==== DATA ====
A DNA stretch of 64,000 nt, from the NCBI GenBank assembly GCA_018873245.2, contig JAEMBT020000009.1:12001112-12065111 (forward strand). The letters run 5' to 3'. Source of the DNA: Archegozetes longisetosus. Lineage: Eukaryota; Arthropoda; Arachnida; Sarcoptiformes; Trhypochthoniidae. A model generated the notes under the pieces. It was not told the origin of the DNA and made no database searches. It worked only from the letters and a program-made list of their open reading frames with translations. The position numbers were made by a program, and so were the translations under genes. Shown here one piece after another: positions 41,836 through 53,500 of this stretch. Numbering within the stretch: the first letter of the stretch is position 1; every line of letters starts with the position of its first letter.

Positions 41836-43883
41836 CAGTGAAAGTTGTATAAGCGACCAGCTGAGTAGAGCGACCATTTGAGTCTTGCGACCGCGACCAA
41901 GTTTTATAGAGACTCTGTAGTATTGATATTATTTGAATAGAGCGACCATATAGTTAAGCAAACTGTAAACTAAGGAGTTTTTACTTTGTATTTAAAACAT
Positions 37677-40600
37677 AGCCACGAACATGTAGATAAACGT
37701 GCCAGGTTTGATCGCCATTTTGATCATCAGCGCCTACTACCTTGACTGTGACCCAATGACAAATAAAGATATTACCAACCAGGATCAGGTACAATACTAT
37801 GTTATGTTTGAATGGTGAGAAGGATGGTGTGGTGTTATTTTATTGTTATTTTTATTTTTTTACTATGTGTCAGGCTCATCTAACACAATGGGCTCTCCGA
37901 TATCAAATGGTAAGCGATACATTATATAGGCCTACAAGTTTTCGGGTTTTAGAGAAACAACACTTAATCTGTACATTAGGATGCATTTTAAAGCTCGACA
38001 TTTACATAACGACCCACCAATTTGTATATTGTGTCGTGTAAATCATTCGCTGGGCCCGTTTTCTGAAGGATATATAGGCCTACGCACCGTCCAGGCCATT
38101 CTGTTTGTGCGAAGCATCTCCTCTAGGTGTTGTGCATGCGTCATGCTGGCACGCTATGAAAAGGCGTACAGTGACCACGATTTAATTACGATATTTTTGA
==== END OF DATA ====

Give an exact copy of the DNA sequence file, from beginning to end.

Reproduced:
A DNA stretch of 64,000 nt, from the NCBI GenBank assembly GCA_018873245.2, contig JAEMBT020000009.1:12001112-12065111 (forward strand). The letters run 5' to 3'. Source of the DNA: Archegozetes longisetosus. Lineage: Eukaryota; Arthropoda; Arachnida; Sarcoptiformes; Trhypochthoniidae. A model generated the notes under the pieces. It was not told the origin of the DNA and made no database searches. It worked only from the letters and a program-made list of their open reading frames with translations. The position numbers were made by a program, and so were the translations under genes. Shown here one piece after another: positions 41,836 through 53,500 of this stretch. Numbering within the stretch: the first letter of the stretch is position 1; every line of letters starts with the position of its first letter.

Positions 41836-43883
41836 CAGTGAAAGTTGTATAAGCGACCAGCTGAGTAGAGCGACCATTTGAGTCTTGCGACCGCGACCAA
41901 GTTTTATAGAGACTCTGTAGTATTGATATTATTTGAATAGAGCGACCATATAGTTAAGCAAACTGTAAACTAAGGAGTTTTTACTTTGTATTTAAAACAT
Positions 37677-40600
37677 AGCCACGAACATGTAGATAAACGT
37701 GCCAGGTTTGATCGCCATTTTGATCATCAGCGCCTACTACCTTGACTGTGACCCAATGACAAATAAAGATATTACCAACCAGGATCAGGTACAATACTAT
37801 GTTATGTTTGAATGGTGAGAAGGATGGTGTGGTGTTATTTTATTGTTATTTTTATTTTTTTACTATGTGTCAGGCTCATCTAACACAATGGGCTCTCCGA
37901 TATCAAATGGTAAGCGATACATTATATAGGCCTACAAGTTTTCGGGTTTTAGAGAAACAACACTTAATCTGTACATTAGGATGCATTTTAAAGCTCGACA
38001 TTTACATAACGACCCACCAATTTGTATATTGTGTCGTGTAAATCATTCGCTGGGCCCGTTTTCTGAAGGATATATAGGCCTACGCACCGTCCAGGCCATT
38101 CTGTTTGTGCGAAGCATCTCCTCTAGGTGTTGTGCATGCGTCATGCTGGCACGCTATGAAAAGGCGTACAGTGACCACGATTTAATTACGATATTTTTGA